September 26, 2014
Perched on the edge of Independent Ethos’ leather couch, Caso is decked out in a Hawaiian shirt, shorts and canvas shoes. His translucent blue sunglasses are perched atop his bushy hair, as we share a listen to his ambient album, She is a Galaxy. He checks to make sure the noise reduction is off on our sound system. It’s the way he prefers people listen to his new albums.
Releasing his music on tape is not so much a choice to satisfy audiophiles as it is to have a physical end-product that defines the music. Let’s face it, cassettes have an inherit hiss by nature, and there is always a generational loss from the master, but when music can take those qualities and run with them it transcends the medium’s limitations, and Caso’s luscious, dreamy, rough-hewn music works aptly with it.
It’s not about pristine sound quality. The subtle hiss of tape adds an almost subconscious layer to the music, which itself is quite layered with the dreamy wash of synths and guitars. That it is rich with electronics that reverberate with a layered luster somehow makes it appropriate for the medium. But do not call it ramshackle or gimmicky. Caso put a lot of consideration into these albums.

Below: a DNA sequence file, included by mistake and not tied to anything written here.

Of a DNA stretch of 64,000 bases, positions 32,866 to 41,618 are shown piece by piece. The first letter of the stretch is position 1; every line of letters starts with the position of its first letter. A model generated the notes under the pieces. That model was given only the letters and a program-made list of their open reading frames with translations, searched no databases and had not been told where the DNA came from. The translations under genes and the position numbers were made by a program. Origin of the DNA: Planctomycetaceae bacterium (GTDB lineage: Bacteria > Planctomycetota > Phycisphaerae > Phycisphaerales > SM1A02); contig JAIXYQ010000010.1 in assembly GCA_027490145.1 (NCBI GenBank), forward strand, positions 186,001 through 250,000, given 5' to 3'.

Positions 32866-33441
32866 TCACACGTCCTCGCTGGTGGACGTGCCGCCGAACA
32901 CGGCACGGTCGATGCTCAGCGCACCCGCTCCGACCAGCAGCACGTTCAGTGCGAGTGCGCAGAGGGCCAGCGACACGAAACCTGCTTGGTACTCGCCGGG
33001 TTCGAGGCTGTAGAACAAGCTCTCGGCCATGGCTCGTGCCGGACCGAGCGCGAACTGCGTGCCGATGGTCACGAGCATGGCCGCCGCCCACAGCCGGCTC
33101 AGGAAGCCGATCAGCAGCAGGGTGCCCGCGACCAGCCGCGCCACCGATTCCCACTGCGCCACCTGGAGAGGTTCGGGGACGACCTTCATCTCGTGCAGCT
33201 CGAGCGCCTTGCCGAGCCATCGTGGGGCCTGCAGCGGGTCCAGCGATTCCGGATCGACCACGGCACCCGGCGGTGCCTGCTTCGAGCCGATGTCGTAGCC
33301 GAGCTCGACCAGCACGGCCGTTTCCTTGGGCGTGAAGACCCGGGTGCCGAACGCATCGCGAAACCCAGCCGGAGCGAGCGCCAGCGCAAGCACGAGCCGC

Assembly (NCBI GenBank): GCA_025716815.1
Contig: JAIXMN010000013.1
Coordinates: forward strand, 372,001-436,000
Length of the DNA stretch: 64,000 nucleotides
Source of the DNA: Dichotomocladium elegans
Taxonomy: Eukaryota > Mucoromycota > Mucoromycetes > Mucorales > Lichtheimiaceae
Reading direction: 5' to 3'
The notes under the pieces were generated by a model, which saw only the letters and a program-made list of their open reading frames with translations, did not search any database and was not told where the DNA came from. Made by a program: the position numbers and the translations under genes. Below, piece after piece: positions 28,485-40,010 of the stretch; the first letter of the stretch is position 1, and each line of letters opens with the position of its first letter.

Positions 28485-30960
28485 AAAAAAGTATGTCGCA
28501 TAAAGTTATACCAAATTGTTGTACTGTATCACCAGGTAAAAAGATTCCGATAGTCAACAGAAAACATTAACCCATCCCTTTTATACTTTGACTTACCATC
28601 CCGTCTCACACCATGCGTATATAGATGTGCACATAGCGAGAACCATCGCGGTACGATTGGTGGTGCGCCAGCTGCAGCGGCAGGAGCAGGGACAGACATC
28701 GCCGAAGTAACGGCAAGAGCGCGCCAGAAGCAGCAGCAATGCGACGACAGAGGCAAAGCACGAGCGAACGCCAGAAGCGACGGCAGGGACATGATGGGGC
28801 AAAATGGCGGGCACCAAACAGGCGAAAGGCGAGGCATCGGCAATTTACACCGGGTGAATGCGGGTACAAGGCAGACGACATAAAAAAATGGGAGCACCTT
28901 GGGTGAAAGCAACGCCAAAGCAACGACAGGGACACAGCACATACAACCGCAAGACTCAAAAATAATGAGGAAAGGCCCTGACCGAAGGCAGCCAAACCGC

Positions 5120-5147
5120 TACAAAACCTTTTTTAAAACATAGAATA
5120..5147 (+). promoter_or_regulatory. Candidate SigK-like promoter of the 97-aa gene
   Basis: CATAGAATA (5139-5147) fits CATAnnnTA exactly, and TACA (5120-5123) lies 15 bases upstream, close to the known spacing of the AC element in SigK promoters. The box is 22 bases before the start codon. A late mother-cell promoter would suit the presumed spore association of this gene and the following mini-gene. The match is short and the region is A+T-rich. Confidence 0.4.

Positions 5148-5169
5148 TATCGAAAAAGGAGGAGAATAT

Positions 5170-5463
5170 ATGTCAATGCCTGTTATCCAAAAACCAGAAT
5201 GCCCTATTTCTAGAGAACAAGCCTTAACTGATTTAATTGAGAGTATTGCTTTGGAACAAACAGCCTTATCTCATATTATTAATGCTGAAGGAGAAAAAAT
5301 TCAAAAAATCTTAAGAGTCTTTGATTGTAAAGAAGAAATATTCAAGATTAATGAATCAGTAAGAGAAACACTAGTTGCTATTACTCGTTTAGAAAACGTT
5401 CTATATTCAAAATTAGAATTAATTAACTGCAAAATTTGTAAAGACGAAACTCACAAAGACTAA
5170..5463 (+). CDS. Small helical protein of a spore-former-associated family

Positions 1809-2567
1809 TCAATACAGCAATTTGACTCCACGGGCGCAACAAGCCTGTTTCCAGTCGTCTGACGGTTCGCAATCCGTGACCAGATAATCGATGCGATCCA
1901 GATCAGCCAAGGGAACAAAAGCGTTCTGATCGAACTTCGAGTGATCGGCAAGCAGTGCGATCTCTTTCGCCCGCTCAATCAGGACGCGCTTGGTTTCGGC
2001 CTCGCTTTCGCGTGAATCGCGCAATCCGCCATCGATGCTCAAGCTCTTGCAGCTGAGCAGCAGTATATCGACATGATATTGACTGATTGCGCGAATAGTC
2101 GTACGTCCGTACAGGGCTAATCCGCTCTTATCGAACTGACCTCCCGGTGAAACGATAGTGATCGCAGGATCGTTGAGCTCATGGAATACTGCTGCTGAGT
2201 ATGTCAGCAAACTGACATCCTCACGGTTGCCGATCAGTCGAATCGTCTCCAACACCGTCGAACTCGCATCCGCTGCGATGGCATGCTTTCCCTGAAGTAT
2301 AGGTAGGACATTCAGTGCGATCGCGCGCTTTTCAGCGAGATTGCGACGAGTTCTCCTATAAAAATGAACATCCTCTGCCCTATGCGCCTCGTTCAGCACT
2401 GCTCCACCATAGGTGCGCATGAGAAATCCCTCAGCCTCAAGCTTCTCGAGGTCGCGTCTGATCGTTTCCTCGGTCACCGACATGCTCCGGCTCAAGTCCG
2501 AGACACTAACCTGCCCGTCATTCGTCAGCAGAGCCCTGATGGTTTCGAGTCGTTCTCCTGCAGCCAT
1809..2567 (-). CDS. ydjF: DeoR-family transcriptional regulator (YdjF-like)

Listening to the wash and sparkle of the ambient album, Caso admits a preference for this music over what he calls his “pop” record, Mujeres Infieles, which roughly translates from his native Spanish to “Unfaithful Women.” As you may infer, his preference is not so much about the quality of the music as it is what inspired the different works.
He wrote and recorded Mujeres over the course of a year, between 2011 and 2012. He calls them love songs, but they are not the uplifting sort of ditties that elevate the romantic notion to a pedestal. “I work a lot out of emotional needs,” Caso explains. “A lot of these songs I wrote after a break up. It’s all emotionally based. It’s like exorcising demons. They’re what I call heartmares.”
In fact, the album features two tracks named “Heartmares,” a “dub” version that closes out Side A and the original version, that ends the album. The dub version is an instrumental of layered, twinkling melodies and hums, that also has a steady, lashing crackle that actually sounds like a brittle, old tape. The original actually sounds like an early Depeche Mode song, if Depeche Mode made spy music. The only vocal is a distant howling wind, distorted by a ghostly echo.
It’s generally hard to understand what Caso sings on the album of pop songs. It could be by design, as he’s not really into revealing details about who the songs are about. Though, he says, they may know who they are. But it matters little, as it’s about his affection for sonics, which sound inspired by early Magnetic Fields and My Bloody Valentine. The album opens with “Princess Fantasy,” featuring an electronic beat mixed into a hissing, percolating melody that chugs along like a brilliant early Magnetic Fields song, in fact.